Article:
The Barge: a New Stadium for Feyenoord
For a few years now, there have been discussions about a new stadium for Feyenoord, replacing the legendary football temple and municipal monument, De Kuip.
Allthough I am not as frequent a visitor of the stadium as some of my fellow townspeople, I also have my memories of De Kuip. For example, of a competition match of Feyenoord against Vitesse: 2-1. Pierre van Hooijdonk was still playing then, so it must have been a while ago.
Much longer ago I was at the best concert of the (twentieth) century by Eric Clapton. With Elton John as a disastrous support act and the then virtually unknown Bonnie Raytt doing a highly appreciated performance in between the two.
Almost everyone in Rotterdam and the region has already given his opinion on the plans for a new Kuip. I thought I had little to add to the discussion.
But when local newspaper Algemeen Dagblad organized a contest of ideas for the new stadium, I got inspired. There is no prize money, but a meet and greet with Dirk Kuyt is obviously an interesting prize. Dirk Kuyt, The Netherlands’ most versatile footballer; I’m sure he could design a stadium as well.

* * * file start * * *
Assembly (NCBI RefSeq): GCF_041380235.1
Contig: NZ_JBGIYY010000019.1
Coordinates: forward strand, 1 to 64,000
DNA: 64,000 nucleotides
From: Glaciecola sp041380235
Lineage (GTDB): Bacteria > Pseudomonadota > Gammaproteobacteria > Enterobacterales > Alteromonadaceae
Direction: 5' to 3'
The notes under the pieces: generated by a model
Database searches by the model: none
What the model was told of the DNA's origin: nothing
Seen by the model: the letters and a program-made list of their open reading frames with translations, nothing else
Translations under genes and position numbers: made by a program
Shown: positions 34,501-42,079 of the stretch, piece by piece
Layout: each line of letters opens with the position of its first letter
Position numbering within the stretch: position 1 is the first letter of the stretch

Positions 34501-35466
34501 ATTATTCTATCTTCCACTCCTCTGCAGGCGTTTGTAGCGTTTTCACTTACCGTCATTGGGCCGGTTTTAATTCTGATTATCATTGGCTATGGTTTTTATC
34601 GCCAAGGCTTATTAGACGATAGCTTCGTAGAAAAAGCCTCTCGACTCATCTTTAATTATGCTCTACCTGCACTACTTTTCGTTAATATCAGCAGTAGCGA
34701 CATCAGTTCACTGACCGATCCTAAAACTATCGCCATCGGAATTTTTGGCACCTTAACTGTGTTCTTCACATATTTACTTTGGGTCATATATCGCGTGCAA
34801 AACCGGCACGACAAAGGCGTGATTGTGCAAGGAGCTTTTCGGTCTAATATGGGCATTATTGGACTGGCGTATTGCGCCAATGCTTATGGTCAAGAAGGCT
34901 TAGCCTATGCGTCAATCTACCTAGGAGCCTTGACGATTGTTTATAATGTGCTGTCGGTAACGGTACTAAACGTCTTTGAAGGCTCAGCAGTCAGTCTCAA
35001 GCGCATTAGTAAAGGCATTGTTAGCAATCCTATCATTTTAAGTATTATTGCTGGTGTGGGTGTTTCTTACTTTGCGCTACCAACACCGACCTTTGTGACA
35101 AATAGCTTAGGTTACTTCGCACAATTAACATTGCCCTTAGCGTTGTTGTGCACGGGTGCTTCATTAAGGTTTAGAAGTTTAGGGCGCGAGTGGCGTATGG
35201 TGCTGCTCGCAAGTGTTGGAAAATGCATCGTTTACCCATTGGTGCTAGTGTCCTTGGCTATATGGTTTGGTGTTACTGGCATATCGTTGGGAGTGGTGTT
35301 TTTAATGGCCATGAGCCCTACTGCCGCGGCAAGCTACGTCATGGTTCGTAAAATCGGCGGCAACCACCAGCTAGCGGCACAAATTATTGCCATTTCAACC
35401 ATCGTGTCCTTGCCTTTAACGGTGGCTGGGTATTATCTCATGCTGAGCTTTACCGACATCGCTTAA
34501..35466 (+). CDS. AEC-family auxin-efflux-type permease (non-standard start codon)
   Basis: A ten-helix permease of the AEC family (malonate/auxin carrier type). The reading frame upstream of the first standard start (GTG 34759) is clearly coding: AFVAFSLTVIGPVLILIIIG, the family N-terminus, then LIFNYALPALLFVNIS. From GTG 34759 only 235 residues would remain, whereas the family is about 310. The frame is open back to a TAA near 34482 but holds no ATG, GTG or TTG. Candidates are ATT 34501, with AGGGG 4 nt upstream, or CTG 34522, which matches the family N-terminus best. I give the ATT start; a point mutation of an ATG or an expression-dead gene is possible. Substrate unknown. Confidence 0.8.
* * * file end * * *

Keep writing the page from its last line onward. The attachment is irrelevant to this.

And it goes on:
Oh wait, upon closer inspection Kuyt is only in the jury; the meet and greet is with David Gianotten from OMA. Well, in fact that may be more interesting for my network.
So I was a musing over my laptop. And before I knew it I had designed a stadium.
Designing a stadium is an incredibly complicated job. Sight lines, acoustics, construction, escape routes, Fifa guidelines, there is an awful lot of things that have to be done right. It is an illusion that one guy with a laptop can do that for a contest by the local newspaper.
However such a competition is a good occasion to come up with an out-of-the-box idea. An idea that has not been calculated down to the last seat and escape stair, but that is based as much as possible on plans and cross-sections of existing stadiums. An idea that tickles the imagination and that shows what could be there in a couple of years, on this special location by the river.